Dutch anti-terrorism agency dropped plan for secret anti-radicalization video campaign: report
Between 2015 and 2017 the Dutch national counter-terrorism coordinator NCTV was working on a secret campaign to prevent young Muslims from becoming radicalized. It consisted of videos showing young people deciding against radicalization, intended to be a counterpoint for propaganda from terrorist organizations like Islamic State. The idea was dropped after a similar campaign in Amsterdam caused an uproar, NRC reported based on internal NCTV emails and questions to National Coordinator for Counter-terrorism and Security Pieter-Jaap Aalbersberg.
The idea to spread these anti-radicalization videos among young Muslims came from Iris psychologist David Kenning, according to NRC. The plan, internally called 'Brand Destruction', was not positively received by everyone in the NCTV, with analysts calling Kenning a "false prophet" that pays too little attention to religious ideology in radicalization. There were also concerns about young people feeling betrayed by the State if they found out about such secret video campaigns.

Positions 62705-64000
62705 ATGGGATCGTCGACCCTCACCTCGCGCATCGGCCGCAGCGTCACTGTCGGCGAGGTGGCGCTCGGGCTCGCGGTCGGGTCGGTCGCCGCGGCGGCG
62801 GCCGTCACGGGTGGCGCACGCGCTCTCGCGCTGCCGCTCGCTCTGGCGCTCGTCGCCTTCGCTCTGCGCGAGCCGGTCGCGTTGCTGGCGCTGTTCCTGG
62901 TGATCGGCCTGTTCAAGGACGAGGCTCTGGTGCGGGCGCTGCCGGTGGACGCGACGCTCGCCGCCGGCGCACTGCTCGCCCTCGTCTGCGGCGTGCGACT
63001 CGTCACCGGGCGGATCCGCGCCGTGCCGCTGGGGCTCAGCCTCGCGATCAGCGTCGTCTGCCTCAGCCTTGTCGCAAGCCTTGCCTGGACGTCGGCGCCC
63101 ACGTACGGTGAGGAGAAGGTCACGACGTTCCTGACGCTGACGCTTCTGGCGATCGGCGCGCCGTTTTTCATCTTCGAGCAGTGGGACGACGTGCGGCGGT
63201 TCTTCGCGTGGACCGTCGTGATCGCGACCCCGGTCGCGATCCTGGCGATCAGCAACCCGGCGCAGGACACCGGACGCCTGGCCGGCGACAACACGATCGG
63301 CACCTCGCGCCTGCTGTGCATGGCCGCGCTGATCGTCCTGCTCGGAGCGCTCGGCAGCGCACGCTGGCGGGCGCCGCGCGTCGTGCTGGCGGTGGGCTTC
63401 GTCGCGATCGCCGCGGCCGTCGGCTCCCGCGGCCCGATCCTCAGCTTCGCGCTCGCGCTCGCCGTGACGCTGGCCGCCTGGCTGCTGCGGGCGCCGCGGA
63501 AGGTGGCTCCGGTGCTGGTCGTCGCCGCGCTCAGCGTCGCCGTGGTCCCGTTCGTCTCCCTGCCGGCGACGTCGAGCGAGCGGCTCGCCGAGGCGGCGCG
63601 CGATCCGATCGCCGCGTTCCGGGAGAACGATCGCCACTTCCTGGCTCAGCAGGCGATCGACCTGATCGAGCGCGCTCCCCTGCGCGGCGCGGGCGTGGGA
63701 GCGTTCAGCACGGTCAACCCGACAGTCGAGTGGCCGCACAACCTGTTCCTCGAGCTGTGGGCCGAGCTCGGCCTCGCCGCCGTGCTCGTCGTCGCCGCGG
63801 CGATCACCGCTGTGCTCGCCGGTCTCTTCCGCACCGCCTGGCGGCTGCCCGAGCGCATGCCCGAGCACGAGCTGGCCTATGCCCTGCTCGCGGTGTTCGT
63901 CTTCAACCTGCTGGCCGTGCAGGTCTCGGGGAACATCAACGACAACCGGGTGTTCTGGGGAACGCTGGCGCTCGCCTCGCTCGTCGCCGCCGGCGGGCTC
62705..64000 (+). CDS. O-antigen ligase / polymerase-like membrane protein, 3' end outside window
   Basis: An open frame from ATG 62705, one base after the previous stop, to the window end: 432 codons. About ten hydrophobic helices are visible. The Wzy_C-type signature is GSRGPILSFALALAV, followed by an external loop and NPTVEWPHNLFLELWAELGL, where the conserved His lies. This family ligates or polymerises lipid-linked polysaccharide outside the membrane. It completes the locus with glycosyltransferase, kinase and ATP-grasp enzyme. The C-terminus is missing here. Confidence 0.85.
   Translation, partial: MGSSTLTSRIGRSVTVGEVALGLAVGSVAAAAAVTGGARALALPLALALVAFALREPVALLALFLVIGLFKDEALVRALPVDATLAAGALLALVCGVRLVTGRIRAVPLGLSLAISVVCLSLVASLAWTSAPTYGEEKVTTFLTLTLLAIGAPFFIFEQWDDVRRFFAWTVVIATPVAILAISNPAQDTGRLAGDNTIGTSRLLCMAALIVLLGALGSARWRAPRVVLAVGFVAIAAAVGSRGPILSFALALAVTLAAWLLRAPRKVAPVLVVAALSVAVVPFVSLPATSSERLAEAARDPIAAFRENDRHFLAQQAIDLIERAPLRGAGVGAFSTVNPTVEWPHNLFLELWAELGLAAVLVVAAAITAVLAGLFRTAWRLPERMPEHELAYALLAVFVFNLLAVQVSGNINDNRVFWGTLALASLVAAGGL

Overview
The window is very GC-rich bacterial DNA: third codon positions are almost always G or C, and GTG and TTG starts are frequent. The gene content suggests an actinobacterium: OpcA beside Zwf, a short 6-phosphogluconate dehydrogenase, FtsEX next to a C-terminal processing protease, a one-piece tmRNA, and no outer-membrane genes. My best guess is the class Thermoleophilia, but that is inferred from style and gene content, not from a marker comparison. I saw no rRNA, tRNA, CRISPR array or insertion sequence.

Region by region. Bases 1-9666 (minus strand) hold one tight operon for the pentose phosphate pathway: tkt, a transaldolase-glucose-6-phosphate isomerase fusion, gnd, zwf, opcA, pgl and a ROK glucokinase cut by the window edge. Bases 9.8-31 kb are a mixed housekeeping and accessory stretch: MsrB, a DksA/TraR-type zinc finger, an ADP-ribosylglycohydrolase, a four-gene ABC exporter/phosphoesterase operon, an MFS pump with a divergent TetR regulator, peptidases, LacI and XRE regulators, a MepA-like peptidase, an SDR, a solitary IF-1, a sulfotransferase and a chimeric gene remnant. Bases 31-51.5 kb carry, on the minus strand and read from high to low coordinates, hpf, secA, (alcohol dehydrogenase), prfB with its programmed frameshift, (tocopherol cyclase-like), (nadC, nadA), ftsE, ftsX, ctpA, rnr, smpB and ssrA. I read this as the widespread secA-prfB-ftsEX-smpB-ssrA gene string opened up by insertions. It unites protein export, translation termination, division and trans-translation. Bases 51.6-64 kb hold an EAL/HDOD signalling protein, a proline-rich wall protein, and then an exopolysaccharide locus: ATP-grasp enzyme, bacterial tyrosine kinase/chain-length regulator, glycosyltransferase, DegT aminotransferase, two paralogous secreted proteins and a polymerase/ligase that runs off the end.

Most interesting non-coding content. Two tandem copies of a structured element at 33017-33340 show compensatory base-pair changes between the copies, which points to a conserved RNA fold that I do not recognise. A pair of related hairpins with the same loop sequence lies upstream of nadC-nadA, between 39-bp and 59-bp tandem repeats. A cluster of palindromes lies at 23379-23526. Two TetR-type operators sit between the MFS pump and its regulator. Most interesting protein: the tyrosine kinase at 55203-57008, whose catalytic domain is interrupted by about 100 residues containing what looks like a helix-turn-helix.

The plan was dropped in 2017, when a similar campaign by the municipality of Amsterdam became public knowledge. Kenning was also involved in the Amsterdam campaign. The NCTV worried that this would harm the entire prevention policy and therefore "redesigned" project Brand Destruction, a spokesperson for the NCTV said to NRC. Instead of videos aimed at young Muslims, a video was made for youth workers, police officers, and municipalities with information on how ISIS recruits young people.
Since then, the NCTV hasn't started any further campaigns itself. Instead the service supports existing initiatives. Through the Prince Bernhard Culture Fund, the NCTV also grants subsidy to performances that aim to make young people more resilient against radicalization.